The modern day understanding of the term physical education and the process in which it is implemented changes from year-to-year, however one term that has seemed to strike a chord is ‘physical literacy.’
Physical literacy simply means a child’s growth and understanding of the body alongside learning to develop and nurture a lifelong relationship with health and physical activity. The COVID-19 pandemic led to many social issues amongst children, with many having to relearn skills that had previously been taught due to periods of isolation from in-person education and socialising. Although necessary to help end the waves of sickness, it was the children that suffered the most from the learning gap, with many turning to online gaming with friends rather than interacting in the usual physical and active ways.
As a physical educator, I have seen the impact on the body and mind firsthand, with more students finding it difficult to walk with their feet straight or developing the hand-eye coordination and timing to be able to catch a ball. Some kids become so worked up that it has become easier for them to give up, which negatively impacts their mental and physical health. This is where physical literacy becomes so important.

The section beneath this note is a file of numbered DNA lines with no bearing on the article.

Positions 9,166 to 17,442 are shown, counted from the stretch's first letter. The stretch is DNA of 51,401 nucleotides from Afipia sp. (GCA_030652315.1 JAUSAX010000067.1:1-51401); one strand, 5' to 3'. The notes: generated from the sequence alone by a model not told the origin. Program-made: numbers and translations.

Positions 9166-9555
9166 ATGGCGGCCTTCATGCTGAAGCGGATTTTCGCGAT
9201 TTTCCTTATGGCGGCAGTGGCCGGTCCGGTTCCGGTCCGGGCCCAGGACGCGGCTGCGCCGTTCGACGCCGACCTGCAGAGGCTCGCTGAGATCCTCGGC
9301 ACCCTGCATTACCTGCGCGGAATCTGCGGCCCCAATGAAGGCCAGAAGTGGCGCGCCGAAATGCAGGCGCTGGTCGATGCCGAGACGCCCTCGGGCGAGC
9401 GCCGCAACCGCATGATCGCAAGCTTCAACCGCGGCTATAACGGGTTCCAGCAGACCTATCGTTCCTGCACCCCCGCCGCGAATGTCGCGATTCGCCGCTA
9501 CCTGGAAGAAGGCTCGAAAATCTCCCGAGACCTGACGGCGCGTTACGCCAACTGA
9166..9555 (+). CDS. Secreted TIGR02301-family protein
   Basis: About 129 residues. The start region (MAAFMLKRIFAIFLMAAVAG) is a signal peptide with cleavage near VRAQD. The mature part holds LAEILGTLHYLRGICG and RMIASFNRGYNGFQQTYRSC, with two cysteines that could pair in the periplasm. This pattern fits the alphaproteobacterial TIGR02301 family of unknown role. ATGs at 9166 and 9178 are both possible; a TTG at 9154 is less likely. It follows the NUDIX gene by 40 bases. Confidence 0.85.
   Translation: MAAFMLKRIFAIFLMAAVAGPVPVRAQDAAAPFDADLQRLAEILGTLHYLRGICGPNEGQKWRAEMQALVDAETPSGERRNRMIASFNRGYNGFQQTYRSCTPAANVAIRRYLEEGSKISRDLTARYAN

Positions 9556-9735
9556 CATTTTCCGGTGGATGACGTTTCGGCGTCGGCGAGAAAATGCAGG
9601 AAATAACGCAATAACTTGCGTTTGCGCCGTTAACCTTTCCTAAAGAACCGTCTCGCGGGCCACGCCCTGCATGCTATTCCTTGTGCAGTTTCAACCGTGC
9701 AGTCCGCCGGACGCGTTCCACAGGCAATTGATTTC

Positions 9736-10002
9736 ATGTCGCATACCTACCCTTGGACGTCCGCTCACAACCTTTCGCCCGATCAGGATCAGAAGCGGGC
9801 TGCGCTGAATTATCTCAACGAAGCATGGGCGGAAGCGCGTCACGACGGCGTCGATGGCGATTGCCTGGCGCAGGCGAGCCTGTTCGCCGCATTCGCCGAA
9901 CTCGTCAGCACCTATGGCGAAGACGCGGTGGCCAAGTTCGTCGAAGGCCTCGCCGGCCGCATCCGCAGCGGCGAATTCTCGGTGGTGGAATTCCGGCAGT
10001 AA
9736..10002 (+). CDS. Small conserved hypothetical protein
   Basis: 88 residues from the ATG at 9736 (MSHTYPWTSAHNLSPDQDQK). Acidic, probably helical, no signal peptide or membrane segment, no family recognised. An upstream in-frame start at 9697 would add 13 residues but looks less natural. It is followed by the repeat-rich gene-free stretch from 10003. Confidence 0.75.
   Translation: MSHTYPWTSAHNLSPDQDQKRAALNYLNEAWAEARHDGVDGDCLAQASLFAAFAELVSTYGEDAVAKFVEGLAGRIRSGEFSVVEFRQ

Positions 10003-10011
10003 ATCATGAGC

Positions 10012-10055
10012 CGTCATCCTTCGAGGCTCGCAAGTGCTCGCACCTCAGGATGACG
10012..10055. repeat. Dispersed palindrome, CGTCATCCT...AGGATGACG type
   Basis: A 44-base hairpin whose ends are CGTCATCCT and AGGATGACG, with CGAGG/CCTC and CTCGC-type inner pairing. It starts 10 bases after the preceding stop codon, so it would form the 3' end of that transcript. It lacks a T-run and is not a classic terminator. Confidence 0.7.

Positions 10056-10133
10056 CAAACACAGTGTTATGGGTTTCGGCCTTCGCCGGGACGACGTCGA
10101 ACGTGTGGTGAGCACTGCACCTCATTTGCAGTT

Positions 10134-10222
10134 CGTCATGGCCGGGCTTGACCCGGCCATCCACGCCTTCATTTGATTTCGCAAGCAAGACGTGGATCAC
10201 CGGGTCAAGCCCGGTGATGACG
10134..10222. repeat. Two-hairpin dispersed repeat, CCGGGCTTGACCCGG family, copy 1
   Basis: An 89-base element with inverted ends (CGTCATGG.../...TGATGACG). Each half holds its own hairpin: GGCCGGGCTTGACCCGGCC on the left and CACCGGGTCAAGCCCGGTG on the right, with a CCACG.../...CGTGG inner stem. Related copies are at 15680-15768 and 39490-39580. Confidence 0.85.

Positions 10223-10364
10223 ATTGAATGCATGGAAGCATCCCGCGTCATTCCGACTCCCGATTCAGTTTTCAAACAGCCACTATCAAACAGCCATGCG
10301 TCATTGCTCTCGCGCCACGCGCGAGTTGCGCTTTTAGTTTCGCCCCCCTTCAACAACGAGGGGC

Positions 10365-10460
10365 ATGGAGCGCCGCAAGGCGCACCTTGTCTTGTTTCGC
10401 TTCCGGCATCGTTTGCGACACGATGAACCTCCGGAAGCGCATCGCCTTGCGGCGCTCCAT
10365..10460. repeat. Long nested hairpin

Parents and educators can work together to create a positive environment for these basic life skills to flourish. Simple activities such as rolling a ball back and forth, going to the park and kicking a soccer ball or running around with your child and encouraging them to have fun in what they are doing can potentially be the difference between a child developing a positive association with a healthy lifestyle (motivation, confidence and physical competence) and them wanting to give up on physical activity, losing out on its known positive benefits on mental health and overall wellbeing.
Nicholas Jones is an educator of 10 years who specialises in Physical Education and is also the owner of Whitetail Sports Camps and Coaching.